Beefy Boxes and Bandwidth Generously Provided by pair Networks
There's more than one way to do things

Re: A hash slice but not..

by smferris (Beadle)
on Feb 15, 2001 at 00:28 UTC ( [id://58442]=note: print w/replies, xml ) Need Help??

in reply to A hash slice but not..

Wouldn't you know it.. 10minutes after I send this, I remember eval! DOH! Following is what I've now come up with. Maybe someone has a better solution though.

#!/app/perl5.005/bin/perl use strict; use Data::Dumper; sub add2hash { my($hash,$value,@tree)=@_; my $tree='$hash->{'.join('}{',@tree)."}=$value"; eval $tree; } my(%tree); add2hash(\%tree,1,('a'..'c')); add2hash(\%tree,2,('a','b','d')); print Dumper(\%tree);

Shawn M Ferris
Oracle DBA

Replies are listed 'Best First'.
Re: Re: A hash slice but not..
by merlyn (Sage) on Feb 15, 2001 at 00:59 UTC
    No. We've gone through this already here before. And before, I also said that this eval solution fails because you end up compiling code repeatedly, and you could get very bad results if the data contains certain strings.

    Do not use eval-string. Ever. Or at least until you understand all the drawbacks.

    -- Randal L. Schwartz, Perl hacker

Re: Re: A hash slice but not..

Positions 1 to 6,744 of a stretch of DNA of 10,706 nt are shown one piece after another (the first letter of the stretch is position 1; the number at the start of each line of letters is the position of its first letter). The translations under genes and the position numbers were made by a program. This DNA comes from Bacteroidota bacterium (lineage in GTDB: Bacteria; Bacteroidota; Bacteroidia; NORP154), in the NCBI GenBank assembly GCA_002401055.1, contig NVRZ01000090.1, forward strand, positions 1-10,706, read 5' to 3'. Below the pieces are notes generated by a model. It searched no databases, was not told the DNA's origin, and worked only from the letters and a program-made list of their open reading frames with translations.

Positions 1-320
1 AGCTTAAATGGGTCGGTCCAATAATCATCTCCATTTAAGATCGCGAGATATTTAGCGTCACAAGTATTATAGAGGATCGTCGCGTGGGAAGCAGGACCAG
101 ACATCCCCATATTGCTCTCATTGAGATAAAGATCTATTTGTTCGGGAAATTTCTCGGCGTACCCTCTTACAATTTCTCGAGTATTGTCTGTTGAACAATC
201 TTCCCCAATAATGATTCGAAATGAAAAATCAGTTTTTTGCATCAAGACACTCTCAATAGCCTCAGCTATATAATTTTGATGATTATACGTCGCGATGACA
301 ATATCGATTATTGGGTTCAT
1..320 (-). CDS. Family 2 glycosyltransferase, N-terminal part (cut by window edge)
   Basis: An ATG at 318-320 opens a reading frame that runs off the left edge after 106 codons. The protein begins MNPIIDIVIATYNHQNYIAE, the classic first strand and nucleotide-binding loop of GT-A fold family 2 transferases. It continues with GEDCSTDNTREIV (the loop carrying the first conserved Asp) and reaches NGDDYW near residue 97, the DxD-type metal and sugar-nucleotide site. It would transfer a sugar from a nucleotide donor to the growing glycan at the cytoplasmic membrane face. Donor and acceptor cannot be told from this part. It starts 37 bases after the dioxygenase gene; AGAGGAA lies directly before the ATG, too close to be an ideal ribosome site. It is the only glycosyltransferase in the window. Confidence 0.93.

by extremely (Priest) on Feb 15, 2001 at 00:40 UTC
    Change the my $tree='$hash->{'.join('}{',@tree)."}=$value"; line to my $tree='$hash->{'.join('}{',@tree).'}=$value'; or you will be REALLY unhappy the first time you send a string through... You don't want $value to be interpreted until the eval.

    Update: Nevermind, repeat after me kids, "eval is a four letter word". =)

    $you = new YOU;
    honk() if $you->love(perl)

Log In?

What's my password?
Create A New User
Domain Nodelet?
Node Status?
node history
Node Type: note [id://58442]
and the web crawler heard nothing...

How do I use this?Last hourOther CB clients
Other Users?
Others chanting in the Monastery: (4)
As of 2024-05-30 22:49 GMT
Find Nodes?
    Voting Booth?

    No recent polls found

    erzuuli‥ 🛈The London Perl and Raku Workshop takes place on 26th Oct 2024. If your company depends on Perl, please consider sponsoring and/or attending.